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Autumn Leaves 2016

Japan Rugby: Sunwolves vs Force

Photo: Masataka Matsuo on Flickr

Japan Rugby: Sunwolves vs Force

Patrick Jack

With 10 games played in the 2016 Super Rugby competition, the Sunwolves have somehow managed a season that is both better than expected, and much worse.


Tatsumine Sugiura on Flickr

There was that famous win. To the relief of almost everyone involved in Super Rugby, not least the suffering fans, the Sunwolves recorded their first ever victory in April, beating the Jaguares 36-28 in Tokyo.

There was an impressive draw. The most recent match, against the heavily fancied Stormers side from Brisbane, ended in a rather heroic draw in a humid Singapore National Stadium. Barring a last-gasp try, it could have been a surprising win for the Tokyo-based team.

There have been several very impressive performances in defeat that have proved a level of resilience and character beyond what was thought possible. While disappointing, the 31-32 loss to the Cheetahs and a 27-30 defeat by the Bulls were much closer contests than expected as the underdog Japanese team pushed the experienced South African franchises to the wire.


Masataka Matsuo on Flickr

Finally, the Sunwolves have unearthed some real star players already. While out-half Tusi Pisi and captain Shota Horie were already known quantities in the international game, they have both proved their merit to the side. Furthermore, outside-centre Derek Carpenter of New Zealand has scored several key tries of late while his inside-centre partner Harumichi Tatekawa has been one of many Sunwolves' players to be named in the 'Team of the Week'. The stand-out performer, however, has been 30 year-old winger Akihito Yamada, who has eight tries already this season, topping the entire league. His excellent finishing has been a revelation this year, impressing rugby scouts from all over the globe.


Tatsumine Sugiura on Flickr

A dramatic win and some spirited defeats were as much as many fans could have hoped for just a few months ago. Yet, there is the undeniable feeling amongst Sunwolves' observers that there could have been so much more. The agonising losses to the Cheetahs and the Bulls could easily have been turned into wins with a little more discipline and experience in the closing minutes, while the 33-28 loss at Nelson Mandela Stadium to the (also inexperienced) Kings must still rankle with head-coach Mark Hammett. There have been a few embarrassments, not least the Round 8 match against the Cheetahs in which the Sunwolves conceded a staggering 92 points in 80 forgettable minutes.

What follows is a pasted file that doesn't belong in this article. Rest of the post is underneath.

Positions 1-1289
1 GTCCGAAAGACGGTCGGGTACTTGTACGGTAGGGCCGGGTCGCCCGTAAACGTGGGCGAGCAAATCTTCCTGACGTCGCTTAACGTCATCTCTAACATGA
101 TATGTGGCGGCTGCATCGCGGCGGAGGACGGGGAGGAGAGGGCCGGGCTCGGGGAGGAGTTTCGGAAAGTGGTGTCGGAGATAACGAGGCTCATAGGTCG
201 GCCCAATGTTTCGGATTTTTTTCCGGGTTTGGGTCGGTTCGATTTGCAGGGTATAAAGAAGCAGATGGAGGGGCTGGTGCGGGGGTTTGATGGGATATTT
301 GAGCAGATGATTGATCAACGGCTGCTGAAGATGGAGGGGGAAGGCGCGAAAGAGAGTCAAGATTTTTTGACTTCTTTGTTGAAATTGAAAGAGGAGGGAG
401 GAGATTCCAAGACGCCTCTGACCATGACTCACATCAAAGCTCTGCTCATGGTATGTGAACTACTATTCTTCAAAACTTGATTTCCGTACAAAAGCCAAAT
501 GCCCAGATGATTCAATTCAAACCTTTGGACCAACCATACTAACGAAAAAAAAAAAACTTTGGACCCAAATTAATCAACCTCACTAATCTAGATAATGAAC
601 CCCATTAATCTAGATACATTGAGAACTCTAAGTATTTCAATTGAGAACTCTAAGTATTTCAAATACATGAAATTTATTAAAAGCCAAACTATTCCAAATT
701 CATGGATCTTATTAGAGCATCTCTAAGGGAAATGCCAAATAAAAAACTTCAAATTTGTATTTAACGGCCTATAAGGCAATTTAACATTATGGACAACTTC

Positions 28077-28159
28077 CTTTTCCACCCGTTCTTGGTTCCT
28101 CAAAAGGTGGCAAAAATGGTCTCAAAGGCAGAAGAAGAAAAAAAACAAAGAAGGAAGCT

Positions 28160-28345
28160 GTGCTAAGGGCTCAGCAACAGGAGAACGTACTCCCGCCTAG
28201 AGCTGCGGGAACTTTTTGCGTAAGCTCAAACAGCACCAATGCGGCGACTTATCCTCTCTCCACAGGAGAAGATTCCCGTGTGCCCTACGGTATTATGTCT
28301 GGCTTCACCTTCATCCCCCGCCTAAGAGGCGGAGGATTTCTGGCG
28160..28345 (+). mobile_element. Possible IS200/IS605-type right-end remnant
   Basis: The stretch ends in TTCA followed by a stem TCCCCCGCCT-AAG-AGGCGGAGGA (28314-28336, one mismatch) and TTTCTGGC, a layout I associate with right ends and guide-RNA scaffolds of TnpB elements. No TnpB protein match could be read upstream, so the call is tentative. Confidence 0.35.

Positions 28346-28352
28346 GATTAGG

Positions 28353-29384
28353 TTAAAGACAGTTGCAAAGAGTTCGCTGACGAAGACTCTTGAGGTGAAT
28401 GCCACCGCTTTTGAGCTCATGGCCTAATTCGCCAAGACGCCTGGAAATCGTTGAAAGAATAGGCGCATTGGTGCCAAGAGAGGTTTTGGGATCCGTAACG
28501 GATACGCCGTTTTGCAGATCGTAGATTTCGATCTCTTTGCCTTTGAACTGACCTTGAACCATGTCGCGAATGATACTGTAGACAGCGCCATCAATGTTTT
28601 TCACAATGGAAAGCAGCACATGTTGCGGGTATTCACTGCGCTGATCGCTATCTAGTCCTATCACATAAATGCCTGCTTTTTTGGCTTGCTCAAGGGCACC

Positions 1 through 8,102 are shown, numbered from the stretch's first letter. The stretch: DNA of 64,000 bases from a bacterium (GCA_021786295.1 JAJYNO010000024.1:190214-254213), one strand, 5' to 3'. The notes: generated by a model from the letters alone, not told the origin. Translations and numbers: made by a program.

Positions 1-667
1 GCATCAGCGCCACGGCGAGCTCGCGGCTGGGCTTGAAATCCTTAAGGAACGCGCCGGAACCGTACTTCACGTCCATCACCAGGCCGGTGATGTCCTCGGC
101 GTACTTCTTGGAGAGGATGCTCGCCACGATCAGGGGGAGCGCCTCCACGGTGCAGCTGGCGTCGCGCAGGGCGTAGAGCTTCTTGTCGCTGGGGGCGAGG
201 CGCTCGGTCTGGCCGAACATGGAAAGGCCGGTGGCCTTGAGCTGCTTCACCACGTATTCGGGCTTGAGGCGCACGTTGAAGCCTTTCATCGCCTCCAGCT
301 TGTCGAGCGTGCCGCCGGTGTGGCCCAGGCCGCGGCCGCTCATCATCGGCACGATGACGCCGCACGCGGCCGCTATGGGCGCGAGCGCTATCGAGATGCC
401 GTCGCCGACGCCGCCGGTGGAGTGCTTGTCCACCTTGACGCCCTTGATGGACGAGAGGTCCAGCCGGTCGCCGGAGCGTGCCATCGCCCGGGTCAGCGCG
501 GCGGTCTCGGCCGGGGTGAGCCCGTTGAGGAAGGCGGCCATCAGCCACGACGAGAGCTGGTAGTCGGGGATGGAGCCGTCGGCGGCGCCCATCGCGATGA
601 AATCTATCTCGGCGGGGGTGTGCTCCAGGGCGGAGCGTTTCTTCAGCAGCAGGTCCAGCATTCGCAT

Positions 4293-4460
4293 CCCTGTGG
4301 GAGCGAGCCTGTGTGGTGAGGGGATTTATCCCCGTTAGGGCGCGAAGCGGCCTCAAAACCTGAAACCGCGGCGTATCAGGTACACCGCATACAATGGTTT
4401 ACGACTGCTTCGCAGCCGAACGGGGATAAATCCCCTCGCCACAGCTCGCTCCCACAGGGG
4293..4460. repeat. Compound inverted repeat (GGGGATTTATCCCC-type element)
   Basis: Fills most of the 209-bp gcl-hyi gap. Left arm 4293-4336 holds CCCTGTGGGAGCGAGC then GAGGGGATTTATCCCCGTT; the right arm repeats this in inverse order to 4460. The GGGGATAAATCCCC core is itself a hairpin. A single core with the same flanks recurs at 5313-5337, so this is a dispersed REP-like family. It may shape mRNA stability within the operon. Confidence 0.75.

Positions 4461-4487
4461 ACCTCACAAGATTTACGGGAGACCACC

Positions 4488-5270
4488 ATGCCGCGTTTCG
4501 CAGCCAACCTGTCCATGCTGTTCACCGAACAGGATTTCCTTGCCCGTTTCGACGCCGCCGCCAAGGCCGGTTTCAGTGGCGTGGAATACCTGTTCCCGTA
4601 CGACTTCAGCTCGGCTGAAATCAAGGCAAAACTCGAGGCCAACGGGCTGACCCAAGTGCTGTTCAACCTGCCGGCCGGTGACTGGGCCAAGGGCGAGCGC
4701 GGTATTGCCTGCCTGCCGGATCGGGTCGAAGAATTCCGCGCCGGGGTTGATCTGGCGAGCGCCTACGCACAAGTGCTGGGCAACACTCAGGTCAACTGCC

Jason Milich on Flickr

Following the victory over the Jaguares, thousands of loyal fans turned up to the May 7th game against Western Force with high hopes and even higher spirits. A quick-fire try from Yamada in just the third minute only gave further encouragement to a second victory on a beautiful day at the Prince Chichibu Memorial Stadium in Tokyo. This early try proved to be the best it got all day, with the visiting Australians' quickly turning the orange tide. Force hit back almost immediately with a sloppy intercept try and three more in the first half, with man-of-the-match Marcel Brache completing his hat-trick within the opening twenty minutes. The second-half was a much more even affair; the Sunwolves edging it three tries to two, but ultimately not doing enough to atone for their early mistakes.


Masataka Matsuo on Flickr

Next up is the long awaited visit to Suncorp Stadium in Brisbane where the Sunwolves will come up against national icon Ayumu Goromaru and the Reds. The season will culminate on July 15th away to the Sharks, which means there is just one more chance to catch the Sunwolves in action here in Tokyo. On July 2nd, they will host the Waratahs in what is sure to be a sell-out game and the team's best chance to get another win. Buy your tickets now and don't miss out – you're never quite sure what result to expect from this Sunwolves side but at the very least it will be a farewell to remember.